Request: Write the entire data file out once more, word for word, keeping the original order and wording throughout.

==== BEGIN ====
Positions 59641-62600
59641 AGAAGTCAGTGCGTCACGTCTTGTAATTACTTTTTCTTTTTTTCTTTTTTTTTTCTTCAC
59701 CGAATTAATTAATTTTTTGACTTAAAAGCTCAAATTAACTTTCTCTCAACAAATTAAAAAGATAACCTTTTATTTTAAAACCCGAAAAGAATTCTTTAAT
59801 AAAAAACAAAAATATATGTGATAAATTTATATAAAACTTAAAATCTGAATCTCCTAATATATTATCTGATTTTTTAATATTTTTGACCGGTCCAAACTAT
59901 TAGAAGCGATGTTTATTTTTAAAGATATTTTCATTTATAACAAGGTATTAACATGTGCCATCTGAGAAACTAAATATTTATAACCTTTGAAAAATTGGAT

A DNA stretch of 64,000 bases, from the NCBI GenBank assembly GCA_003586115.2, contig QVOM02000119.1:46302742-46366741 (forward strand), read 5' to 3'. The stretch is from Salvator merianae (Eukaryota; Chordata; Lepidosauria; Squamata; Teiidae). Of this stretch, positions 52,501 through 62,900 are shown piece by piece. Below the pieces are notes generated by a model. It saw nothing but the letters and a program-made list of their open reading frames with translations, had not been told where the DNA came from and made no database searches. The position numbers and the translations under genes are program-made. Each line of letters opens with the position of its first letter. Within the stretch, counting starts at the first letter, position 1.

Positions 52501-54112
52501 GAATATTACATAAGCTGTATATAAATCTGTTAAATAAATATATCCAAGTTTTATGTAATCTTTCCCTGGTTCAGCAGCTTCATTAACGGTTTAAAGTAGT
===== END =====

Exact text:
Positions 59641-62600
59641 AGAAGTCAGTGCGTCACGTCTTGTAATTACTTTTTCTTTTTTTCTTTTTTTTTTCTTCAC
59701 CGAATTAATTAATTTTTTGACTTAAAAGCTCAAATTAACTTTCTCTCAACAAATTAAAAAGATAACCTTTTATTTTAAAACCCGAAAAGAATTCTTTAAT
59801 AAAAAACAAAAATATATGTGATAAATTTATATAAAACTTAAAATCTGAATCTCCTAATATATTATCTGATTTTTTAATATTTTTGACCGGTCCAAACTAT
59901 TAGAAGCGATGTTTATTTTTAAAGATATTTTCATTTATAACAAGGTATTAACATGTGCCATCTGAGAAACTAAATATTTATAACCTTTGAAAAATTGGAT

A DNA stretch of 64,000 bases, from the NCBI GenBank assembly GCA_003586115.2, contig QVOM02000119.1:46302742-46366741 (forward strand), read 5' to 3'. The stretch is from Salvator merianae (Eukaryota; Chordata; Lepidosauria; Squamata; Teiidae). Of this stretch, positions 52,501 through 62,900 are shown piece by piece. Below the pieces are notes generated by a model. It saw nothing but the letters and a program-made list of their open reading frames with translations, had not been told where the DNA came from and made no database searches. The position numbers and the translations under genes are program-made. Each line of letters opens with the position of its first letter. Within the stretch, counting starts at the first letter, position 1.

Positions 52501-54112
52501 GAATATTACATAAGCTGTATATAAATCTGTTAAATAAATATATCCAAGTTTTATGTAATCTTTCCCTGGTTCAGCAGCTTCATTAACGGTTTAAAGTAGT